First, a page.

Median at Center of Dispute in Santa Monica

Residents complain about 'commercial misuse,' trash, public urination

SANTA MONICA -- Some residents say a street median has become too popular among the workout set, turning their quiet chunk of seaside bliss into a loud and crowded money-maker. But others hope the city doesn't go too far trying to fix the problem.

The median sits along 4th Street, at Adelaide Drive -- a popular location for joggers, power-walkers and now trainers. Over the last year or so, residents have sent photos to city officials, complaining that people have been running athletic "businesses" on the twenty-foot wide swath of green grass, everything from kick-boxing classes, aerobic groups, yoga and pilates. There's even a photo of a man who had set up a massage table.

Among other complaints, residents say the users make noise with boom-boxes, leave behind empty water bottles and even urinate in the area.

Joggers say the median has become so popular because of its proximity to two sets of stairs that descend at a steep angle to the breathtaking Santa Monica Canyon neighborhood. But an ordinance, written in 1970, restricts usage of the green strip above to only two activities -- jogging and walking -- and lately, because of resident complaints, that law is being enforced daily.

"It's obvious that the medians are being used for more than just walking and jogging," said Lee Swain, Santa Monica's director of public works.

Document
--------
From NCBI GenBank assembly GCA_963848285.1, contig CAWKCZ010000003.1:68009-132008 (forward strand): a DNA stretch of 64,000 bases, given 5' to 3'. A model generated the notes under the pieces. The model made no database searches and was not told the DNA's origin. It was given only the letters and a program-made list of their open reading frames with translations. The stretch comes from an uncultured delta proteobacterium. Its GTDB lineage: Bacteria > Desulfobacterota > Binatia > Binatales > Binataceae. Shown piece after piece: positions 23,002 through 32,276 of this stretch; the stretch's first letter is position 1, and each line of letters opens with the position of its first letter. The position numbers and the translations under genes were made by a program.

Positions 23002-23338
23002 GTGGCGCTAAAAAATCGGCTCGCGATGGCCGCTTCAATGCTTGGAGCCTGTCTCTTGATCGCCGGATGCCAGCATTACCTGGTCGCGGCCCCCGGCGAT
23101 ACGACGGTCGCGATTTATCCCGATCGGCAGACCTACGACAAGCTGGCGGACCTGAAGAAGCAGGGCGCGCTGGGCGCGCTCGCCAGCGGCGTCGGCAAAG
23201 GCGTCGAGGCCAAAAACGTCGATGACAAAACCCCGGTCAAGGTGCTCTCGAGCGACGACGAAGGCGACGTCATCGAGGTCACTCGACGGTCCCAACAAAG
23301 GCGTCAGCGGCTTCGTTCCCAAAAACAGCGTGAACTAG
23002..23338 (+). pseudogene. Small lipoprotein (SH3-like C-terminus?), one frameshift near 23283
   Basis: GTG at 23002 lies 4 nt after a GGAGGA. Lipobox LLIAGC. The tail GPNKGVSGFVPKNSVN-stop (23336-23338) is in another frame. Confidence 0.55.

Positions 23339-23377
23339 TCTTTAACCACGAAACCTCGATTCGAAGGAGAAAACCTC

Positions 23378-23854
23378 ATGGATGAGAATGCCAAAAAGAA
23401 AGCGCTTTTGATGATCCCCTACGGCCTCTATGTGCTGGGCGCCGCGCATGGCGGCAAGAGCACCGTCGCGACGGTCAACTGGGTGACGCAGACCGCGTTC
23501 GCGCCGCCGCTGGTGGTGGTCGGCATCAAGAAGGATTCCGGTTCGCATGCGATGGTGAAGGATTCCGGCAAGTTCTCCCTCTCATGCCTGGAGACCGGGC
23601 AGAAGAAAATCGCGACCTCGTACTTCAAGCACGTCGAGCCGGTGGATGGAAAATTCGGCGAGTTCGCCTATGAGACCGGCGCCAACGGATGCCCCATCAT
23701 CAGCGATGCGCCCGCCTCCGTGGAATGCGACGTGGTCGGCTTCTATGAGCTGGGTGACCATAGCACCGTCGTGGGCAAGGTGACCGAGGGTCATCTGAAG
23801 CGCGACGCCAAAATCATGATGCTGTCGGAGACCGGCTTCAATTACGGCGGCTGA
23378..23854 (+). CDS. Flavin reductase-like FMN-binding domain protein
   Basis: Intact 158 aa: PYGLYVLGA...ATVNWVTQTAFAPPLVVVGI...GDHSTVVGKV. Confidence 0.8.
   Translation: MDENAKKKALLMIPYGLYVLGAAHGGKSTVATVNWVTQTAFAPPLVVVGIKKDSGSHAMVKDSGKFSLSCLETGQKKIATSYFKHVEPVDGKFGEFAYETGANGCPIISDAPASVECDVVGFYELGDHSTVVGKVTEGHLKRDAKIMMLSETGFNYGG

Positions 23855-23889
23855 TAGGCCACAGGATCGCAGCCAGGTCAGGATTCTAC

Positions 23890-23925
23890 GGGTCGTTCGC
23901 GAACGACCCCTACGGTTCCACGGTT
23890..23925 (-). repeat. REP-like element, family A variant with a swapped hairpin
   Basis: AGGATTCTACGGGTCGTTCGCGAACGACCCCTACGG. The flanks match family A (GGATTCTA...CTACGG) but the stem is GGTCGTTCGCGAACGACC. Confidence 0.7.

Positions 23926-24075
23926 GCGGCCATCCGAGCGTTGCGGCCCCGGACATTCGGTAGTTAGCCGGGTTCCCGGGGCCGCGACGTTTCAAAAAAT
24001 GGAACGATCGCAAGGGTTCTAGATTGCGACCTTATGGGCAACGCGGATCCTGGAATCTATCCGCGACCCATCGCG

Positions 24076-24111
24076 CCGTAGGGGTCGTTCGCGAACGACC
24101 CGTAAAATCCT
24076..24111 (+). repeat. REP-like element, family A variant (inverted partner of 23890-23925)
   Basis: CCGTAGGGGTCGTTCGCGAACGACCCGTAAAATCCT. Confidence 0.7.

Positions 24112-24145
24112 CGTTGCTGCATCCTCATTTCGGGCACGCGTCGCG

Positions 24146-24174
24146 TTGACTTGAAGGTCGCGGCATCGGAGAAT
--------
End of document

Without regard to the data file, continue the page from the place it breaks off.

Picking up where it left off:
Officials admit that it's difficult to discern between those who are using the median for commercial purposes and those who are not.

Some residents, like Jim Birch, say they're concerned about the city's approach to the problem. He's been using the median for two decades to stretch before running and do abdominal crunches. But he's never used it to make money. He recently staged a minor protest, of sorts, on camera, demonstrating how easy it is to break the law by doing simple exercises on the grass.

A police officer and park ranger show up in the video, question him, then cite him $158 dollars.

"I look at this as discrimination," said Birch, "against a private individual using a public parkway."

City officials were scheduled to meet with members of the public Thursday night to hear all sides in this brewing controversy. The meeting was scheduled for 6 p.m. at the Santa Monica Public Library at 6th and Santa Monica.

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